• You will need to make sure that the proper privileges are in place for the discovery implementation to access the Amazon EC2 API. The simplest way to do this is by creating a IAM role that, at a minimum, allows the DescribeInstances action. Attach this IAM role to the EC2 instances that need to access the discovery implementation. See the docs for IAM Roles for Amazon EC2.

  • In general, for the EC2 instances to “talk to each other” (necessary for forming a cluster), they need to be in the same security group and the proper rules have to be set.

  • You can set additional filters (by instance type, region, other tags etc.) in your application.conf file, in the akka.discovery.aws-api-ec2-tag-based.filters key. The filters have to be key=value pairs separated by the semicolon character. For example:

    akka {
      discovery {
        aws-api-ec2-tag-based {
          filters = "instance-type=m1.small;tag:purpose=production"
        }
      }
    }
    
  • By default, this module is configured for clusters with one Akka node per EC2 instance: it separates cluster members solely by their EC2 IP address. However, we can change the default configuration to indicate multiple ports per discovered EC2 IP, and achieve a setup with multiple Akka nodes (i.e. multiple JVMs) per EC2 instance.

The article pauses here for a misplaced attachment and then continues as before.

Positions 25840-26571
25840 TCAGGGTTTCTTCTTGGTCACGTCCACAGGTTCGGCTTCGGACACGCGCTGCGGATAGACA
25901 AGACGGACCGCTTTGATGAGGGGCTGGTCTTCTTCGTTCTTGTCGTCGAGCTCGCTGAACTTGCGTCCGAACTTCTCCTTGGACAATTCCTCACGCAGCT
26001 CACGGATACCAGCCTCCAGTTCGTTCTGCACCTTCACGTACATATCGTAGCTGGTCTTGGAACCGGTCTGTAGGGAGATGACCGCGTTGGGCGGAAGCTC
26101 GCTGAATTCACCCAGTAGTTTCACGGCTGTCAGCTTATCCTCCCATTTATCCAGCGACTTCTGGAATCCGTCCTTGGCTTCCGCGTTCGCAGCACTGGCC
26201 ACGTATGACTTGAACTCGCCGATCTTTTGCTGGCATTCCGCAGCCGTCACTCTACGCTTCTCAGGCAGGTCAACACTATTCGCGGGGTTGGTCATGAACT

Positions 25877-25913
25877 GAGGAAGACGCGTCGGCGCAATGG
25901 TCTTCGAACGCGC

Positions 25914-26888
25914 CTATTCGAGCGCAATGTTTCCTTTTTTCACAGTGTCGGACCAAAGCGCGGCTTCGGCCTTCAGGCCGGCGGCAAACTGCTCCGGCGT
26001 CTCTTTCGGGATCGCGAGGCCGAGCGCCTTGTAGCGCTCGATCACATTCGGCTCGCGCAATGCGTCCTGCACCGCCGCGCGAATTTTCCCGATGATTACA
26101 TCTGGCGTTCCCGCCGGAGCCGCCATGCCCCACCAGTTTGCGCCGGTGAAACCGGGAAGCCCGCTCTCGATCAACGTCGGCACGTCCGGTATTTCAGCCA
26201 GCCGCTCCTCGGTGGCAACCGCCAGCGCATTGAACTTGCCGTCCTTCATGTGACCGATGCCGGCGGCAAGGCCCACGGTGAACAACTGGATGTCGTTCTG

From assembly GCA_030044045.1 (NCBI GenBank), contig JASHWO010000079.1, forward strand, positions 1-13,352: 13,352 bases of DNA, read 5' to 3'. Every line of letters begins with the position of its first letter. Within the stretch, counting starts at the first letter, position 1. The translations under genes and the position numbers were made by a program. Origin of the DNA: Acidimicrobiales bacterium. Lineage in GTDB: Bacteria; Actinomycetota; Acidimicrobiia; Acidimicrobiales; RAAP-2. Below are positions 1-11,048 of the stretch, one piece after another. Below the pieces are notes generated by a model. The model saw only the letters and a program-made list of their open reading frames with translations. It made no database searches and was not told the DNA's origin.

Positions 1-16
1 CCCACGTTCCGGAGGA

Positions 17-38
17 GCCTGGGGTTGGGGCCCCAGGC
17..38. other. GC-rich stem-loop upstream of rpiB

akka {
      discovery {
        aws-api-ec2-tag-based {
          ports = [8557, 8558, 8559] # 3 Akka nodes per EC2 instance
          # note that the above need to be the ports associated with the *Akka Management* extension
        }
      }
    }
    

    Note: this comes with the limitation that each EC2 instance has to have the same number of Akka nodes.

  • You can change the default tag key from “service” to something else. This can be done via application.conf, by setting akka.discovery.aws-api-ec2-tag-based.tag-key to something else.

    akka.discovery.aws-api-ec2-tag-based.tag-key = "akka-cluster"
    
  • If your service is running in a docker container, you will need to configure Akka Management with separate IPs for binding and discovery. This is because Akka Management needs to bind to the internal docker IP, but will discover the “host” IP (the EC2 private IP) on the AWS API. See Basic Configuration on how to separate the bind IP from the discovery IP.